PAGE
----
The are super slim cases that add little bulk to your phone, offering just enough around back to level off the camera bump. The wood cases are backed with a layer of Kevlar, the Karbon is all Kevlar, and the Sandstone case is made of reliable PC plastic. They come in at $20 for Sandstone, and $25 for the wood varieties.

Check out the OnePlus accessories page to find some cases that are bundled with earbuds, screen protectors, and more.

See at OnePlus

Otterbox Case

OnePlus is also offering an Otterbox case through their website. If you know your phone needs a bit of added protection from yourself, the rugged two-piece design here will fit the bill. And at $30, it won’t break the bank too badly.

It actually got a pretty unique construction from other Otterbox cases I’ve seen, with stylish cutouts on the PC shell around the bottom. This look really shines with the red and black color option, with the black TPU cutting through the red shell for a nice effect. For a slim yet rugged case from a trusted brand, you can’t go wrong with this Otterbox case for the OnePlus 5.

See at OnePlus

Orzly FlexiCase

If you’re looking for a simple case to keep your OnePlus 5 protected, Orzly has got you covered. Their FlexiCase is made from flexible TPU material and is available in clear and black.

It’s a really simple design, with the clear case offering that “barely there” look and feel. There are precise cutouts around the dual camera and flash setup, the alert slider, and the USB-C charging ports, while the power and volume buttons are covered but accessible. It’s a great option if you’re looking for a cheap, basic case for under $10.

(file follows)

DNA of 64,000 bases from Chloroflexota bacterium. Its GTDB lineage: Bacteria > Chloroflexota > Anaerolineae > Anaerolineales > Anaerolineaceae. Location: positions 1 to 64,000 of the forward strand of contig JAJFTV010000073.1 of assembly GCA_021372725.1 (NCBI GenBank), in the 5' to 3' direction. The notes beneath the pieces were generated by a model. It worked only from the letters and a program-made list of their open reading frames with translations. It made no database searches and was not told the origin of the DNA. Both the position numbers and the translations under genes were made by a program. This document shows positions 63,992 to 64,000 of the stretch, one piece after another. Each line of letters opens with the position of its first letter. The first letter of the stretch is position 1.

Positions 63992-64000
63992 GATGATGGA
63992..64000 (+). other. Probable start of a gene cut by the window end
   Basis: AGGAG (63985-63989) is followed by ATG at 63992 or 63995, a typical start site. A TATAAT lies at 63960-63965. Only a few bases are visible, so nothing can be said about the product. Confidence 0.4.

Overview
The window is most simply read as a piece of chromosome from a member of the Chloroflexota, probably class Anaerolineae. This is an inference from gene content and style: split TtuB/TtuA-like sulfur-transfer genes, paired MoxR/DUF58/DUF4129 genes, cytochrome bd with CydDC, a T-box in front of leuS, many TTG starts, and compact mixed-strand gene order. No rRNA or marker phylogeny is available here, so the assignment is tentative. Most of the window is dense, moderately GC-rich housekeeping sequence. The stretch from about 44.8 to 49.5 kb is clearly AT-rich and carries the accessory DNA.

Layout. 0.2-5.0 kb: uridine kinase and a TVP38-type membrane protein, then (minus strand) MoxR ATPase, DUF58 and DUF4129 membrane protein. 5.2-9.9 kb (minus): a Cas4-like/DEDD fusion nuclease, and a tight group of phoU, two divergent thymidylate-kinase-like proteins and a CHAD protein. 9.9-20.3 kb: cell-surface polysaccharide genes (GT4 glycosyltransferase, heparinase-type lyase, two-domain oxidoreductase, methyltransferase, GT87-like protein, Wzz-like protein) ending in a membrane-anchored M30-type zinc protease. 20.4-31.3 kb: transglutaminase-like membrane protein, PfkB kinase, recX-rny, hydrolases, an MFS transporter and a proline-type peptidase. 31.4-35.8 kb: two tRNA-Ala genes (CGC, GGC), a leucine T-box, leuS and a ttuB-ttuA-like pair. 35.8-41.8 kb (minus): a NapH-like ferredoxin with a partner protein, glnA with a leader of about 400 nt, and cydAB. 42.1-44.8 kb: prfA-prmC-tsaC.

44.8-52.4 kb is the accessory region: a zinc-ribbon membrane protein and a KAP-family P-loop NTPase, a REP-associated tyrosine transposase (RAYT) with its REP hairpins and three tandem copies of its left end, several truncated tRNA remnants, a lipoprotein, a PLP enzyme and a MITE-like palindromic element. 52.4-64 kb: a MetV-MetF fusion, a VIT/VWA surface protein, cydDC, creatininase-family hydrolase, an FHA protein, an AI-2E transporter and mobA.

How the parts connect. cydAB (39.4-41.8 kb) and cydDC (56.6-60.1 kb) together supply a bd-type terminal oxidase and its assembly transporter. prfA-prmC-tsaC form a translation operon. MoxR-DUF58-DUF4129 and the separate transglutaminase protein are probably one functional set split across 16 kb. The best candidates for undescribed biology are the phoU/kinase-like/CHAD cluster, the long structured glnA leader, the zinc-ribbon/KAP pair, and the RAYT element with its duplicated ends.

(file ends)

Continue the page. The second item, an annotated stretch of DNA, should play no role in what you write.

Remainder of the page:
See at Amazon

Mangix Ultra Slim case

Spigen hasn’t come out with anything yet for the OnePlus 5, but that hasn’t stopped other brands from knocking off their Rugged Armor case design. This isn’t a bad thing since there’s a lot to love about the design here.

Made of lightweight TPU, this case is flexible with interesting carbon fiber pattern near the top and bottom on the back, which is a nice accent. Speaking of accents, there’s a cutout on the back for no other purpose other than to show off the OnePlus logo. Available in your choice of four colors, this is a great choice for under $10.

See at Amazon

We want to hear from you!

What case are you rocking? Let us know in the comments below!




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 | Posted by | Categories: Android |

Are you even still using the social network?

Look, I’d never go up to a six-year-old kid and say, bluntly, “I forgot it was your birthday.” That would probably melt the child’s heart enough to warrant at least a year of therapy when he hits college. But the truth is, I forgot that today was Google+’s birthday (thanks to Android Police for reminding us to send a card).

I didn’t even realize that it’s been around six years. Will it make it to 10?

Part of the reason I’m not as engaged with Google+ as I used to be years ago is that the feature I was most excited about has been effectively removed from the social network. Google Photos is its own thing now, and the photo albums and sharing features I loved in Google+’s heydays are better than ever before.

But the social network is still ripe with thriving communities, whether they be photographers, cooks or Pokémon enthusiasts. Google is still encouraging its developers to get involved in the social network, too, and it even redesigned the site late last year to give it a bit of a bump.

Tell us: are you still using Google+? And will you blow a candle out in honor of the social network?




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 | Posted by | Categories: Android |